Social Media (Again) Shown to be worse for Girls’ Mental Health Than Boys’

Posted on January 7, 2019

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Social media serves as a useful platform to re-connect with old friends or stay in contact with friends and family abroad, but this tool though beneficial, appears psychologically detrimental especially for youths. This leads to the increasing trend of individuals breaking away from social media and reporting better emotional wellbeing. A new study from the University of Essex and University College London found that the more teenagers spend their time on social media, the greater the risk of developing depression, and this relationship appears more pronounced for girls than boys.

According to their study, it was found that generally, girls used social media more than boys with a smaller percentage of girls reporting complete abstinence from it. With increased usage, the likelihood of experiencing depression symptoms increases as well and this increase is greater for girls than boys. Three to five hours of social media per day was correlated with a 26% increase in depression scores for girls compared to a 21% increase in boys, with more than five hours of usage, this increase goes up to 50% and 35% for girls and boys respectively.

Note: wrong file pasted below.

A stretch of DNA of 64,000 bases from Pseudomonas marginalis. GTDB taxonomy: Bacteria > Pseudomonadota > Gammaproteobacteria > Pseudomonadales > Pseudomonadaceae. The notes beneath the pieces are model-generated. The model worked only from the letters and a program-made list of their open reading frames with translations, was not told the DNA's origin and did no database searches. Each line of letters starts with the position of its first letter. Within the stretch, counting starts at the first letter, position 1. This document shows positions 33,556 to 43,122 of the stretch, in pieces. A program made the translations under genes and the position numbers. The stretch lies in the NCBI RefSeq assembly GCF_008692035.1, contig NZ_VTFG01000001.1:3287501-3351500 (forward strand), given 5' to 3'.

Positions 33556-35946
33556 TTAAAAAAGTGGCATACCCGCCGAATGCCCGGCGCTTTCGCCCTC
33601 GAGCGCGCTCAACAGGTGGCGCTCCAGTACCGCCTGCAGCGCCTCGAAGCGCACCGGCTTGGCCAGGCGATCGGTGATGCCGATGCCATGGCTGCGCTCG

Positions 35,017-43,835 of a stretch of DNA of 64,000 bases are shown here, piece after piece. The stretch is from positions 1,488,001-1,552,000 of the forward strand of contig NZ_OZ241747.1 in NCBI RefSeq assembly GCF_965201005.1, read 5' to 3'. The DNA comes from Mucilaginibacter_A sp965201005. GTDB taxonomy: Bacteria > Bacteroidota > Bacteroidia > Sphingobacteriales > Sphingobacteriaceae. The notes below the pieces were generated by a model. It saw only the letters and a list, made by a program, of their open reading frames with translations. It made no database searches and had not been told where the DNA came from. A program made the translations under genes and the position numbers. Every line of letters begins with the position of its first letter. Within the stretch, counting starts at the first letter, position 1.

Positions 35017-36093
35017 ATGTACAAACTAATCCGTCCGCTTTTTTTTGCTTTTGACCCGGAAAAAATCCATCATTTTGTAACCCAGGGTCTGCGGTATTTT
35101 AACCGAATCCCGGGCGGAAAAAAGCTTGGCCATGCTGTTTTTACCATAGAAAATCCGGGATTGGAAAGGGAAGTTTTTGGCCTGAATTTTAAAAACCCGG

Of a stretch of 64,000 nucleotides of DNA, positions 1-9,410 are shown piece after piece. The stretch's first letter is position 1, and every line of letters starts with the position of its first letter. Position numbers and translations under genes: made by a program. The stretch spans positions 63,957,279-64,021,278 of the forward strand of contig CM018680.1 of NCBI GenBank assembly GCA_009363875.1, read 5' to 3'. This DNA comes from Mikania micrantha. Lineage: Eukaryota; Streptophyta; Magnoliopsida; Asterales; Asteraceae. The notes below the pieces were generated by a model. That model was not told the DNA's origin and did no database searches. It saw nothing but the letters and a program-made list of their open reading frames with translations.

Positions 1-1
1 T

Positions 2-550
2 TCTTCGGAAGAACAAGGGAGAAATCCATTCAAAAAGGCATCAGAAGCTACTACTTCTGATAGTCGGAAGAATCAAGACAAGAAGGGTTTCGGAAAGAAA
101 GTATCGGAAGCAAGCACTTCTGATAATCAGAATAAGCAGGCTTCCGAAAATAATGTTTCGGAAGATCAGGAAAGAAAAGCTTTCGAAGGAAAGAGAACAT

The team further investigated for the possible explanations for this relationship and found that cyberbullying and sleep deprivation both had an effect. Specifically, as increase social media usage was linked to poor sleep, and cyberbullying was linked to poor body image and self-esteem, all of which was related to depressive symptoms. However, when these factors were considered, the relationship between social media and depression was reduced suggesting that these factors could be significant moderators. In terms of age, there were differences as well further suggesting this relationship to be more nuanced as the disparity in the strength of the relationship in girls and boys grew between the ages of 10 to 15.

Despite there being other studies conducted that found mixed evidence of this relationship, the studies that prove the relationship to be strong should not be taken lightly as some studies found that it could potentially lead to suicidality as well. It is no surprise that social media would affect the genders differently as the way each gender engages with social media are fundamentally different, such as how experts suggest that girls compare themselves to others more often, where this comparison is often detrimental to mental health. Ultimately, social media does have its benefits, and it is indeed hard to pull away from especially for youths. The take home advice here then would be if you are not able to cut out social media, then you should at the very least, cut down.

Category(s):Depression, Self-Esteem

Source material from Forbes